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Author Topic: DC Power Supplies  (Read 744 times)

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Offline ratbotTopic starter

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DC Power Supplies
« on: April 02, 2013, 08:27:11 PM »
Hi Everyone;

I was hoping you all could give me some advice here. My company (I won't mention the name because I don't mean to advertise here) is developing a new DC power supply for robotics/ general electronics. Would you folks mind telling me some of the things you would like to see in a power supply?

Thanks,
Tom

Offline Azraels

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Re: DC Power Supplies
« Reply #1 on: April 02, 2013, 09:21:52 PM »
When I am in the middle of working on a bot, I usually end up needing more than a few different voltages at the same time. Right now I'm using a converted CPU power supply which can give me +12, +5, +3.3, -12, -5. 200W. This has worked well but it would be better to have multiple adjustable outputs from 0 to +24V and would be nice to be able to handle decent amps at all those voltages. Say at least 6 amps? Also the ability to switch off each output independent of the other and then a master switch for them all and the ability to recover from shorts. I have noticed my CPU supply is great at this, just switches itself off if I cross wires somewhere.
If your first post is, "I want to build a super complex robot with object recognition, etc..but I have never done programming or electronics...etc."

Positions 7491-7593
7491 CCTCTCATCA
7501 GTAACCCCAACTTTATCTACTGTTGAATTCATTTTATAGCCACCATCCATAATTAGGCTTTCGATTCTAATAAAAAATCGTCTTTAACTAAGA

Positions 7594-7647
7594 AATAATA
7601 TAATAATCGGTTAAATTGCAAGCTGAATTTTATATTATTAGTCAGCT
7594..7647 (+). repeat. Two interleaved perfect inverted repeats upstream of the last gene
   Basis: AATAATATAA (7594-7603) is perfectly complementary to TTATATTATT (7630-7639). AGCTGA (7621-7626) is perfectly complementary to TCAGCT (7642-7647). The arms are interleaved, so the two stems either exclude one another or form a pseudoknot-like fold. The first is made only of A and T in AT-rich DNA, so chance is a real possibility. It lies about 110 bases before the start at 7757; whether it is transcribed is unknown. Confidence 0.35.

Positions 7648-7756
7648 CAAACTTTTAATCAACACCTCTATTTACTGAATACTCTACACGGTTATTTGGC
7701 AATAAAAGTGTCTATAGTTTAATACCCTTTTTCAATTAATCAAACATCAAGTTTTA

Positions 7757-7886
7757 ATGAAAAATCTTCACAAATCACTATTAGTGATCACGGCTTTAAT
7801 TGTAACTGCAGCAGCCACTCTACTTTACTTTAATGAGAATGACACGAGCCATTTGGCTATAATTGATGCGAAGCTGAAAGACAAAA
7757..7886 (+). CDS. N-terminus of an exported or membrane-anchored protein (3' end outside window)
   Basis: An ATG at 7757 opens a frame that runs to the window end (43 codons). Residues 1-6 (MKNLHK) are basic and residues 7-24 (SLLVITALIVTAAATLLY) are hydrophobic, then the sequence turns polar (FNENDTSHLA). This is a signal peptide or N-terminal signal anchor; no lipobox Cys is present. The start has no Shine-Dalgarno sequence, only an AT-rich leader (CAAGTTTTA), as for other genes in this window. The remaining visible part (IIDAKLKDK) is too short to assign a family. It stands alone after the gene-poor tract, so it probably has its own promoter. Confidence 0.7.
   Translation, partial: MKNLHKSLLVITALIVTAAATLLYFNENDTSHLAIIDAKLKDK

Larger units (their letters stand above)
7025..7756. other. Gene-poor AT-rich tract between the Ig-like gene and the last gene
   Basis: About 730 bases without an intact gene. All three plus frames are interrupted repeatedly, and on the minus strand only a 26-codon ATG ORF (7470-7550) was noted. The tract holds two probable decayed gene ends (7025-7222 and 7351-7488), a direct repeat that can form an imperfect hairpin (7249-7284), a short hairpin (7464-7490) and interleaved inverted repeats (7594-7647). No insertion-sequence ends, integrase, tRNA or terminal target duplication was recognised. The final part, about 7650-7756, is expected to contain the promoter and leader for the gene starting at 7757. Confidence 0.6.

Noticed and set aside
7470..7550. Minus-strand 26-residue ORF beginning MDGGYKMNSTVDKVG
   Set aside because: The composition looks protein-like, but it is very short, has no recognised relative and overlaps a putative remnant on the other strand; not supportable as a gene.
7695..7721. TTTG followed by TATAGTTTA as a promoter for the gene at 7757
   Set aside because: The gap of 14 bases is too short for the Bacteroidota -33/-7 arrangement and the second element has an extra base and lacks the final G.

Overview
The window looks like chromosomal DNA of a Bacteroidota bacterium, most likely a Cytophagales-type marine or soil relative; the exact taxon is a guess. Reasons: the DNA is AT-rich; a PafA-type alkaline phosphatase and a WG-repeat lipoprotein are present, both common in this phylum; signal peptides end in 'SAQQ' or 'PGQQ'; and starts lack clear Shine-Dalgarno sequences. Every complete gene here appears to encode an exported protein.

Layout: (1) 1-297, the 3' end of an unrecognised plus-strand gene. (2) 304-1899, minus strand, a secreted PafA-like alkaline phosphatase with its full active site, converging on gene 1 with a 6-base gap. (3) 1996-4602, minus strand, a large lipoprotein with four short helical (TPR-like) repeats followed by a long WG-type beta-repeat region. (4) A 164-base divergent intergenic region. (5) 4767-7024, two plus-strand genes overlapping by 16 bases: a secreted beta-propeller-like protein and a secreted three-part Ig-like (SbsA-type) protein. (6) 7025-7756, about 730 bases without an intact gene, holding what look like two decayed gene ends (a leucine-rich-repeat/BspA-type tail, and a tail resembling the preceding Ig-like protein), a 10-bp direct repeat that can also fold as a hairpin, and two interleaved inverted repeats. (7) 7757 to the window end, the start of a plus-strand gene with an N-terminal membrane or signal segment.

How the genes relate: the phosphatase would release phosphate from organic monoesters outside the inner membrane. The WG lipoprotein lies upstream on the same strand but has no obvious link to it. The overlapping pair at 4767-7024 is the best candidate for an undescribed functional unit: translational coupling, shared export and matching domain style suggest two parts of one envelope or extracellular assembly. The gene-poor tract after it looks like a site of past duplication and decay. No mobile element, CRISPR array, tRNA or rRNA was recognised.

Your doing it wrong. Start Simple and Work Up.

Offline waltr

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Re: DC Power Supplies
« Reply #2 on: April 03, 2013, 09:01:15 PM »
For Robotics a high efficiency DC-DC supply from either a 12V or 24V battery with multiple Voltage outputs and adjustable current limits would be nice.

Offline Billy

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Re: DC Power Supplies
« Reply #3 on: April 04, 2013, 02:07:52 PM »
My company ... is developing a new DC power supply for robotics/ general electronics.

Which is it, robotics or general electronics? It is concerning that you think they are related.

Both those market segments are so fully populated by established companies that enjoy efficient supply chains and have reliable products, I can't imagine why you would even consider getting into that market.

That said, I have noticed a few gaps in current offerings:
  • Usually linear power supplies are open frame which makes post ramp add-ons more complicated than I like. I'd like to see a Linear power supply with a full enclosure, power inlet, and over-current protection built in.
  • Multi-output switching supplies already have connectors for enabling/disabling individual outputs, but I'd like to see one that could be programmed prior to integration to control start-up and shutdown sequence.
  • Some POU modules include blackbox recording for post failure diagnostics but the memory space is limited. I'd like to see the programmable supply above with deep memory to track temp, volt, current, and noise levels going back hours, not seconds or minutes.

Don't get into linear supplies, the number of companies offering linear supplies decreases overtime for a reason. There is no money to be made in that market.